In this project, learn a simple technique based on circles for making all five Platonic solids—tetrahedron, octahedron, icosahedron, cube, and dodecahedron. The solids also make nifty boxes, fun decorations and unique calendars—special patterns included!
Each solid is made from a circle, with the shape the solid is based on drawn inside of the circle. This construction technique reinforces the concepts of Platonic solids as the student assembles each solid.
Three-dimensional objects with only flat (or plane) surfaces are known as polyhedra. There are many different polyhedra, but five of them have the property of being regular, or "Platonic". A solid is regular if all planes (or faces) are the same, and the same number of planes meet at each corner (or vertex). Five solids qualify as regular: three are based on equilateral triangles (tetrahedron, octahedron, and icosahedron), one is based on squares (cube), and one is based on regular pentagons (dodecahedron).
Related craft: For other geometric solids to make, see the project Geometric Solids.
Choose the platonic solid you want to make—there are templates for triangle, square and pentagon faces. For the cube, print squares; for the dodecahedron, print pentagons, and print triangles for the tetrahedron, octahedron and icosahedron (2 sheets). Download and print the pattern on paper or cardstock. The patterns are available in color or in black and white, for you to print on colored paper or add your own design.
Use the special Stars & Stripes and Patriotic Stars patterns to make decorations for the Fourth of July or other patriotic holidays, and use the Calendar pentagon pattern to make a dodecahedron calendar for 2016. See Stars and Stripes String Light Covers for how to light up the Fourth of July with tetrahedrons!
Patterns are Adobe PDF files. The Adobe Reader is available for free.
All of Aunt Annie's project patterns are designed to be printed on standard letter-size paper (8.5"x11" or A4). When printing from Adobe Reader, you may need to select Auto-Rotate and Center or Choose paper source by PDF page size to ensure the best fit.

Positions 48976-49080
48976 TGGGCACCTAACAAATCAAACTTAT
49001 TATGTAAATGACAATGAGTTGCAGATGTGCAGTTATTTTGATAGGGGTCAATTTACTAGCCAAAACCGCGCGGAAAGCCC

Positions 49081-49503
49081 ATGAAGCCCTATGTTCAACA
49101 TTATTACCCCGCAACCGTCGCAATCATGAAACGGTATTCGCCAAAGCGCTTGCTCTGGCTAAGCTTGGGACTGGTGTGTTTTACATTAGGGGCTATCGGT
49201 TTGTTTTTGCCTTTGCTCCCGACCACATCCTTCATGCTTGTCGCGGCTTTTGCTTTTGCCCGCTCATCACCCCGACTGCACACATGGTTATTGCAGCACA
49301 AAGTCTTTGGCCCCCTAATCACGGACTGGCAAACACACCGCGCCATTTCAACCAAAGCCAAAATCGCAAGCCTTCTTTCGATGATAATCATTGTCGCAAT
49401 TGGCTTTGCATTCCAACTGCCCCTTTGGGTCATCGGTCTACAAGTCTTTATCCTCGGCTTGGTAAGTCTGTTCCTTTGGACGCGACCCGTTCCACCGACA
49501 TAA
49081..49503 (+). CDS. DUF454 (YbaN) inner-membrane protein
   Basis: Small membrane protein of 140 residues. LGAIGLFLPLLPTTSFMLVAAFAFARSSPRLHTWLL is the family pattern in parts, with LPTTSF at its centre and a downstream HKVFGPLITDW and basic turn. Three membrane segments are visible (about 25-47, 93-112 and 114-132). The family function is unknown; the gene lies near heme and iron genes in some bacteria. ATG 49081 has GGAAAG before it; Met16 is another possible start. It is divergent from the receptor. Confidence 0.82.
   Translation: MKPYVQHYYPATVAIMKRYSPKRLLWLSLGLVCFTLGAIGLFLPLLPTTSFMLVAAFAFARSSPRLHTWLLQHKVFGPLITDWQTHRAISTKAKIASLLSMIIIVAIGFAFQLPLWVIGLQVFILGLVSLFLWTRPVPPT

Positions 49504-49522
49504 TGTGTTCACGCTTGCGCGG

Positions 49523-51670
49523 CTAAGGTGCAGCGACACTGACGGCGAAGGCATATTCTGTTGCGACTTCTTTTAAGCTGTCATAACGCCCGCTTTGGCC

Cut on the outline of each circle.
Fold on each of the three (or four or five) fold lines. To hide the printed fold lines, turn the circle with the printed side down before folding; otherwise, keep the printed side up. Repeat for each circle. For circles printed on cardstock, score the fold lines first with the empty ballpoint pen.
Tip: You may optionally decorate the inner triangles, squares, or pentagons with crayons, markers, stickers, or rubber stamps. Decorate on the unprinted side.
When gluing, use the folded sides as glue tabs, and keep them on the outside.
Icosahedron only: Glue ten folded circles with triangles into a ring using the glue tabs.
Glue the parts together.
Tip: If you want, the glue tabs can be folded down and glued to a face or trimmed to one-eighth of an inch.
That's it! Your Platonic solids
are complete!
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Tip: Make a calendar in the form of a dodecahedron.
Print the
2016 calendar pattern on paper or cardstock and
assemble following the instructions in this project. For more
creativity, you might print the
black & white 2016 calendar pattern on white
or pastel colored cardstock and
decorate it with markers in any way you like!
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Tip: Make decorations or boxes for the Fourth of July
using the
Stars and Stripes pattern to make tetrahedron, octahedron
and icosahedron! Light up any patriotic holiday with tetrahedron covers
for string lights. For more details, see
Stars and Stripes String Light Covers.
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Tip: Glue tabs can be glued inside for a neat look.
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Tip: These solids can be used as gift boxes. Print
directly on cardstock. Decide how you want the box to open and leave
tabs unglued as needed for a lid.
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Tip: The bottom halves of the dodecahedron and icosahedron
can be used as bowls for party decorations. Pictured: The bottom of
the dodecahedron filled with
paper flowers
attached to a balloon.